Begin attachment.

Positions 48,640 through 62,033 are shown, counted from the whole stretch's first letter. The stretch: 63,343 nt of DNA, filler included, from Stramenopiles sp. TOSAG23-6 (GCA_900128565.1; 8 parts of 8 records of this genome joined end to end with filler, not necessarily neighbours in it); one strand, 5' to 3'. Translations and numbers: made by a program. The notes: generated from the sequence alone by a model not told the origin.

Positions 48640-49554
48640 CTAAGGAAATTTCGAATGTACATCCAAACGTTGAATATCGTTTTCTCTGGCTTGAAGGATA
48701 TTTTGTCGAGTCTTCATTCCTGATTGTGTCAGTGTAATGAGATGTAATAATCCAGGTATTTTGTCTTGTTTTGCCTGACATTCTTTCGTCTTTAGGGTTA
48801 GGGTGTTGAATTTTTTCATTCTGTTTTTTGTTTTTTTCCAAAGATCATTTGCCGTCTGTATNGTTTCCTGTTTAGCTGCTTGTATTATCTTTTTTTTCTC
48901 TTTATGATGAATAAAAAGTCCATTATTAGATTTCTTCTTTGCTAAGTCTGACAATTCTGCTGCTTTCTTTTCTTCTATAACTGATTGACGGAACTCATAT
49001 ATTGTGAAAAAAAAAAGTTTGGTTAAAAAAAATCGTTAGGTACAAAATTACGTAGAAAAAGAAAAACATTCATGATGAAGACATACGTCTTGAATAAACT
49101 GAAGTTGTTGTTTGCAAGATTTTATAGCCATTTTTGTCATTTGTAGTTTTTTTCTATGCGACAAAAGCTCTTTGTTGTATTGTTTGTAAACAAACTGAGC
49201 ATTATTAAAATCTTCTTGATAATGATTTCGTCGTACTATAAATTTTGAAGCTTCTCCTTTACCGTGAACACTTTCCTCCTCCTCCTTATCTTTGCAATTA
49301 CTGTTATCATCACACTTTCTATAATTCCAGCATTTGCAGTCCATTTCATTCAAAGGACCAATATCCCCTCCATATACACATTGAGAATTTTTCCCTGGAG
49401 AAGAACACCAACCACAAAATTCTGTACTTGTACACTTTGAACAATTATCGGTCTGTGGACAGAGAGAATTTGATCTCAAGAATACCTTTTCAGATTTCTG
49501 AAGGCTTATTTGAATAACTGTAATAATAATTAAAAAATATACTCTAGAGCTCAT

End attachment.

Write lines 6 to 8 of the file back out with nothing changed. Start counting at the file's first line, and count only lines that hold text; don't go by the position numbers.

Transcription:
48901 TTTATGATGAATAAAAAGTCCATTATTAGATTTCTTCTTTGCTAAGTCTGACAATTCTGCTGCTTTCTTTTCTTCTATAACTGATTGACGGAACTCATAT
49001 ATTGTGAAAAAAAAAAGTTTGGTTAAAAAAAATCGTTAGGTACAAAATTACGTAGAAAAAGAAAAACATTCATGATGAAGACATACGTCTTGAATAAACT
49101 GAAGTTGTTGTTTGCAAGATTTTATAGCCATTTTTGTCATTTGTAGTTTTTTTCTATGCGACAAAAGCTCTTTGTTGTATTGTTTGTAAACAAACTGAGC